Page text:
Photo by Suree Towfighnia
Debra White Plume watches an approaching storm. Photo by Suree Towfighnia

Debra White Plume Fights for Sacred Water—With a Film. Want to See It?

Natalie Hand

For many people on this planet, water is taken for granted.  They turn on their faucet and expect clean drinking water every time.  But what if you turned on your tap and nothing came out?  Or what did come out was discolored or flammable?

Until you’re faced with this reality, you may feel that it’s not your problem.  Guess what? It is your problem!  And mine, and every Tom, Juan, and Sven’s on this planet.

Debra White Plume (Wioweya Najin Win), Executive Director of Owe Aku, is an Oglala Lakota grandmother and water rights activist who is taking on Cameco, the world’s largest producer of uranium, near her homeland on the Pine Ridge Indian Reservation, in South Dakota.

White Plume’s call to action has prompted a series of non-violent direct action trainings around North America to prepare people to rise up and stand strong to protect our most precious commodity—sacred water.

The 'Crying Earth Rise Up' team wants to bring their film to the masses—visit for the latest news of possible screenings and broadcast campaigns.

White Plume’s courage and commitment to protecting water and the land are showcased in the highly anticipated new documentary entitled Crying Earth Rise Up, produced by renowned filmmaker Suree Towfighnia.

RELATED: It's Mother Earth vs. Father Greed in New Pine Ridge Uranium Documentary

The film was featured at this year’s Sedona International Film Festival in Sedona, AZ.  White Plume and Towfighnia, along with co-star Elisha Yellow Thunder, were on hand for the film’s premiere in Sedona.  The documentary, filmed over several years, follows the lives of two Oglala Lakota women, whose lives intersect over a common cause: water.  White Plume is a seasoned activist who has spent her entire life fighting for native and environmental rights.  Yellow Thunder is a young mother of a daughter born with extraordinary birth defects.   The film focuses on their mutual interest of the effects that uranium mining has on their water sources.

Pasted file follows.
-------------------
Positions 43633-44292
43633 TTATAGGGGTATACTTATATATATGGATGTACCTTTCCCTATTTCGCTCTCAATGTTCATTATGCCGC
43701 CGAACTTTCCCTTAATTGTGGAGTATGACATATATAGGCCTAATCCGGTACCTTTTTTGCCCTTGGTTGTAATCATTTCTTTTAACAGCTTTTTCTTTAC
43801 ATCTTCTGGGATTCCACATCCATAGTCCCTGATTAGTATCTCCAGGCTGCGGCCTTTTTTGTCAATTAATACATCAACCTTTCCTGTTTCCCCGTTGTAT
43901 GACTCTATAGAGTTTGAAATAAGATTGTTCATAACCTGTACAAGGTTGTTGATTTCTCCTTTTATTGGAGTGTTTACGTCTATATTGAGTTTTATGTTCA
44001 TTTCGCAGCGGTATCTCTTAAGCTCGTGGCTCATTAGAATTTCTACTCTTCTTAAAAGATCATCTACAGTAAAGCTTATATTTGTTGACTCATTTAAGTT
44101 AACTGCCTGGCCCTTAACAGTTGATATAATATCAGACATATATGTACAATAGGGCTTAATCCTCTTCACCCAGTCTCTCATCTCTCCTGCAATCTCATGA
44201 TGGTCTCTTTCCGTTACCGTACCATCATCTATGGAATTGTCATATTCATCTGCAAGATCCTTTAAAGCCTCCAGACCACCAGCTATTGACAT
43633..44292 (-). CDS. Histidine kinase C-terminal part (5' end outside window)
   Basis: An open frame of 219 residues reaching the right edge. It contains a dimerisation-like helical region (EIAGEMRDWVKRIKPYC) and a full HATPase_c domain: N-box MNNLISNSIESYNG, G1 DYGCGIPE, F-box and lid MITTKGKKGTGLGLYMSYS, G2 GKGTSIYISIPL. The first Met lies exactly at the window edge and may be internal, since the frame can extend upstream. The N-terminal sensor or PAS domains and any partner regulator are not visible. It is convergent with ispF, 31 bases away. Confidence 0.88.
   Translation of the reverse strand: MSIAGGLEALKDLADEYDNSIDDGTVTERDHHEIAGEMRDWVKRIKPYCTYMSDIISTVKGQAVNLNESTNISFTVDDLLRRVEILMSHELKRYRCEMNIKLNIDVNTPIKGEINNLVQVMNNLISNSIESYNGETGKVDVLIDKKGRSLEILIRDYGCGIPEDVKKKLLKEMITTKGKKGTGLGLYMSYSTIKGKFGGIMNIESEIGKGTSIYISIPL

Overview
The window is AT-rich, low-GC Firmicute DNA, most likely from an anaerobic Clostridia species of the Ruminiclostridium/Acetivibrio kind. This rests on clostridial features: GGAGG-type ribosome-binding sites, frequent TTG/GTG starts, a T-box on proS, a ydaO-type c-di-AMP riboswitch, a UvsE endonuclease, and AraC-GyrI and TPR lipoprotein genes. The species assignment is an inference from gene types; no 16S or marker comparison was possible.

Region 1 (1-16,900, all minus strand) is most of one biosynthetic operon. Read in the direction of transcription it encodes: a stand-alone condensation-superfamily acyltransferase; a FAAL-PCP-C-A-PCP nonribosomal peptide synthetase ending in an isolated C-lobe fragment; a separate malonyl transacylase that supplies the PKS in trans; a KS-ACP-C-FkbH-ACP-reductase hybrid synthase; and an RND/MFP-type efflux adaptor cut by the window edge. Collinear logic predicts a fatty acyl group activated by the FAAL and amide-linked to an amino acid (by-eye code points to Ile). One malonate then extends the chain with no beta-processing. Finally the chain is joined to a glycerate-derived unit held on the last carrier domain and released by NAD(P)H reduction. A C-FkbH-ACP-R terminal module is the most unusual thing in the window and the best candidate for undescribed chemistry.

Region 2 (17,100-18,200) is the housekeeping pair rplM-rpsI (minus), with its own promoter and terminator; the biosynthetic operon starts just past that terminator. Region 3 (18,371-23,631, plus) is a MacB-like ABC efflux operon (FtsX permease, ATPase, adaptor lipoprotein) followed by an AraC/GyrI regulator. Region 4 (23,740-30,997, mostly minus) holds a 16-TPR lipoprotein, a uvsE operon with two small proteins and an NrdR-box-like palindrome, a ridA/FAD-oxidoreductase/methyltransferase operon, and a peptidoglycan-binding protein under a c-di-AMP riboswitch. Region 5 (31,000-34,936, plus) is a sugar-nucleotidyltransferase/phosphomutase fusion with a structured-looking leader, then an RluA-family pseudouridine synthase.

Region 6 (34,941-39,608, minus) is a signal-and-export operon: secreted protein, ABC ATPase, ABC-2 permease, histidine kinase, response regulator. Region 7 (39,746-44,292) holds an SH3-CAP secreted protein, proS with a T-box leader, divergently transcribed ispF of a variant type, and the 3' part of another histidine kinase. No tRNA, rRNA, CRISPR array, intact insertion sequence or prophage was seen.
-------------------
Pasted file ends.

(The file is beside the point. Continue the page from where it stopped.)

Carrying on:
Attention NYC readers: Crying Earth Rise Up is screening later this month. Visit for updates.

Sedona was the first stop in this leg of the "Tour of Resistance to Protect Sacred Water."

“The Tour of Resistance 2015 is about celebrating and encouraging Red Nations’ resistance to the desecration of sacred water and ancestral lands," says White Plume. "It is about establishing new and strengthening existing alliances among the many camps of Earth’s Army.  From traveling through the lands, providing training camps, speaking engagements, strategic planning meetings, prayer circles with the Cheyenne Nation, Lakota Nation, Diné Nation, Apache Nation, Annishanabe Nation (Canada), Gila River Nation and Palestinian allies, the message is out there to continue to resist, to engage, to empower, to act collectively, to never give up.  The Tour of Resistance will travel throughout the coming months to do a lot of work through the Lakota Homelands with the Bands of the Lakota Nation.  Then it is getting on the road again to travel many miles, organizing and praying together, for Human Rights, Treaty Rights, respect for and defense of ancestral lands and sacred water."

The Tour of Resistance spent time with frontline activists at the Apache’s sacred, ancestral land known as “Oak Flat” in Arizona. Apache and Diné activists are maintaining a protest encampment at the entrance to their holy land to demand the repeal of a land exchange deal that Arizona Senator John McCain orchestrated in December, 2014.  The land swap gave prime land to Resolution Copper, a subsidiary of British-Australian mining conglomerate Rio Tinto, which intends to mine copper there using the cheapest, most destructive method of mining known as “block cave” mining.  It is estimated that this operation will generate a cubic mile of mine waste that will impact the land and water for the native and non-native residents in the region.

Debra White Plume, center, flanked by supporters at the Sedona Film Festival.

Protecting clean drinking water shouldn’t label you an “activist”.  Clean drinking water is your human right.  But the humans are part of this problem too. 

Part of the message on the Tour of Resistance is to educate communities about corporations like multinational conglomerate Nestlé Corporation, who are bullying communities and aggressively sucking aquifers dry around the planet to satisfy humans’ incessant need for bottled water, among other things.   While Nestlé is the world’s largest producer of some of our favorite foods, many folks don’t realize Nestlé chairman Peter Brabeck has become social media’s new favorite Dark Lord with his statements that  access to water is not a "public right."

Enter Pope Francis, complete with cape, to lend his voice to the cause.  On March 22, 2015, the Pope addressed his 1.2 billion strong congregation, declaring that water is “the most essential element for life” and “humanity’s future depends on our ability to care for it and share it”.

With 40% of Roman Catholics residing in Latin America, where shameless multinational mining companies have recklessly raped the land for their own greed, the Pope’s words are a call to action!  This ain’t your Dad’s high priest!  Times have changed and so must the mindset of all human beings!

If a Lakota grandmother and the Pope can stand together to protect our lifeblood—sacred water—will you?

For more information on the film and news of screenings or broadcasts, visit and

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